- The Washington Times - Friday, November 2, 2007

BRITAIN

London police fined in Brazilian’s death

LONDON — A jury yesterday found London’s police force guilty of violating health and safety laws in a high-stakes anti-terrorist operation that led to the fatal shooting of a Brazilian man who was mistaken for a suicide bomber.

London’s Metropolitan Police was convicted of placing lives at risk and fined $362,000 in the operation that led to the death of 27-year-old Jean Charles de Menezes on July 22, 2005. The force was also assessed $798,000 in prosecution costs.

Police said the killing was an error — and not a crime. Police chief Ian Blair expressed regrets after the verdict but refused to resign.

VENEZUELA

Troops fire tear gas at protesters

CARACAS — Troops used tear gas and water cannons yesterday to disperse demonstrators who turned out by the tens of thousands to protest constitutional reforms that would permit President Hugo Chavez to run for re-election indefinitely.

Led by university students, demonstrators chanted “freedom, freedom” and warned that 69 amendments drafted by the National Assembly would violate civil liberties and derail democracy.

JAPAN

Ships halt mission to aid war on terror

TOKYO — Japanese warships were ordered home from the Indian Ocean yesterday after opposition lawmakers refused to support an extension of their mission supporting U.S.-led forces in Afghanistan.

The pullback was an embarrassment for Japan’s new prime minister, Yasuo Fukuda, a strong advocate of the six-year mission. Japan has refueled coalition warships in the Indian Ocean since 2001. Legislation repeatedly was passed to renew the mission, but the latest extension expired yesterday amid a parliamentary stalemate. Japan refueled its final ship Monday.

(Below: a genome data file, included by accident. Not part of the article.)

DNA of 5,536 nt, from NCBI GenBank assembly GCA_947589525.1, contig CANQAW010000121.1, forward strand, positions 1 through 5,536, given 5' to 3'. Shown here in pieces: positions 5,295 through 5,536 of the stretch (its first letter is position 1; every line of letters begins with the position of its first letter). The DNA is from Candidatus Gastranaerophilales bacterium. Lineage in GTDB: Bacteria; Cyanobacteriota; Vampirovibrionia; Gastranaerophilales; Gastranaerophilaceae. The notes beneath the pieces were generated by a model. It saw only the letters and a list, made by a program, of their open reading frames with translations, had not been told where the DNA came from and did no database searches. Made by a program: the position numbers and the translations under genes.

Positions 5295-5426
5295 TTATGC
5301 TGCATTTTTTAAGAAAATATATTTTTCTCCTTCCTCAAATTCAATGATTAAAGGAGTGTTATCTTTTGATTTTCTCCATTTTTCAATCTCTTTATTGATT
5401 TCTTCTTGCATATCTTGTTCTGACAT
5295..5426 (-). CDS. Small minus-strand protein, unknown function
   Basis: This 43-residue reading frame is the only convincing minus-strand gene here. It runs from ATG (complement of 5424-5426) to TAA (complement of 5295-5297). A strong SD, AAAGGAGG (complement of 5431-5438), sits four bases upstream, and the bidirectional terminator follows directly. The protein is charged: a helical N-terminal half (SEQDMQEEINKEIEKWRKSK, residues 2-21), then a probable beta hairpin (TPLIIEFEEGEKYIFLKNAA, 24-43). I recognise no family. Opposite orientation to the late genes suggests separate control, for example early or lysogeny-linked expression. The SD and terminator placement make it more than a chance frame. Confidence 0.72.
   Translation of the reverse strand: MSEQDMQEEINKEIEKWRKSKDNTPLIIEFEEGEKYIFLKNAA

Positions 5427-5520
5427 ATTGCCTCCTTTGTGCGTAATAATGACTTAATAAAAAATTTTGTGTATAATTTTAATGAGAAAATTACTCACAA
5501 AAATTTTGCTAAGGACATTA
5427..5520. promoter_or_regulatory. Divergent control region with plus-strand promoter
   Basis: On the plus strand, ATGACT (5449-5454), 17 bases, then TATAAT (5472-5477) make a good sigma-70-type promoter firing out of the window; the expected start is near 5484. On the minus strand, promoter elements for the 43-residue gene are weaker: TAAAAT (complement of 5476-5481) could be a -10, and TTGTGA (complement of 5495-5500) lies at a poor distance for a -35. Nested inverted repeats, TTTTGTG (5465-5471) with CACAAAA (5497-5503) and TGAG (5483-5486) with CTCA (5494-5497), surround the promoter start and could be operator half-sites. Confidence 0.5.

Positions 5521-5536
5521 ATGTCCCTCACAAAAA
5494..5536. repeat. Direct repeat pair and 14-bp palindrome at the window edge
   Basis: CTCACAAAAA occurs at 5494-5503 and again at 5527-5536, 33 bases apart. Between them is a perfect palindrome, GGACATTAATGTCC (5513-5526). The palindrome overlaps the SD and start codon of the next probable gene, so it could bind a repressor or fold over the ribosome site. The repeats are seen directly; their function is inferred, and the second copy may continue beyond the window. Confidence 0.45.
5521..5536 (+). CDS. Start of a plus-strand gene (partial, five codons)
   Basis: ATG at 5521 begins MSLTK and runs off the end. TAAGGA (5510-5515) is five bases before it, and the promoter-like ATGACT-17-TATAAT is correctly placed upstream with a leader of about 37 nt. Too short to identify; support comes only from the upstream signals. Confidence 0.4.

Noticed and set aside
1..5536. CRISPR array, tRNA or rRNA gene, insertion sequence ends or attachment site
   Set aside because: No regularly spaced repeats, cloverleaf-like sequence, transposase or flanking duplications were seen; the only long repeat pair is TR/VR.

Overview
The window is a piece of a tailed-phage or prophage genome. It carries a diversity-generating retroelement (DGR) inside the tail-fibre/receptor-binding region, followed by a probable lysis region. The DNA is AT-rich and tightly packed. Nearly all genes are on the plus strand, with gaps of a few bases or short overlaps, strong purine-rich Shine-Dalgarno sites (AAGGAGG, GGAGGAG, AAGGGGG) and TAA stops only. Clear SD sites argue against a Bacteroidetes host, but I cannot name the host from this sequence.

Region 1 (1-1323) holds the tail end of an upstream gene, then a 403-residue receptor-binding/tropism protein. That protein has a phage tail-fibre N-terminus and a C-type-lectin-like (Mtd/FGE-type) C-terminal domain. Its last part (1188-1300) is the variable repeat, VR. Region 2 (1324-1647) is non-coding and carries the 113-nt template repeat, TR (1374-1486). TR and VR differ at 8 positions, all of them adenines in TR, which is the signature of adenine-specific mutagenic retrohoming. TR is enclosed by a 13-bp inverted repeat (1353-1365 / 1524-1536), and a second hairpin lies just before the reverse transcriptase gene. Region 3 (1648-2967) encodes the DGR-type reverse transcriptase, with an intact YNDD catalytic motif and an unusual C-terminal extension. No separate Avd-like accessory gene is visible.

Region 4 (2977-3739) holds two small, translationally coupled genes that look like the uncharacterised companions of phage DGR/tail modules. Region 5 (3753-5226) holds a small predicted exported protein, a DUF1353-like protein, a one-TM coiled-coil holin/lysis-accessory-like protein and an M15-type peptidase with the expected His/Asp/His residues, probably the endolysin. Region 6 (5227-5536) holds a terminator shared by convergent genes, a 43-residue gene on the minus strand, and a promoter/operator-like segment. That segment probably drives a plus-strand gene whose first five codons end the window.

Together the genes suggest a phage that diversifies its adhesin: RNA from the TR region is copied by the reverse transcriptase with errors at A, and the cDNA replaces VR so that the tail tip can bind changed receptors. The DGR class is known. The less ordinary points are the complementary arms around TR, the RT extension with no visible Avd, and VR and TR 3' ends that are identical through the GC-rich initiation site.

ZIMBABWE

Law lets Mugabe pick successor

HARARE — Zimbabwean President Robert Mugabe signed a law giving him more power to choose his successor, the state press reported yesterday.

The law gives Parliament, dominated by Mr. Mugabe’s ruling party the power to pick a successor, should the 83-year-old leader retire or die before his term in office ends. Previously, elections had to be called within six months.

Mr. Mugabe has indicated that he will stand for re-election. The opposition Movement for Democratic Change unexpectedly voted for the bill in September, saying they were backing the changes as a “confidence-building measure.”

From wire dispatches and staff reports

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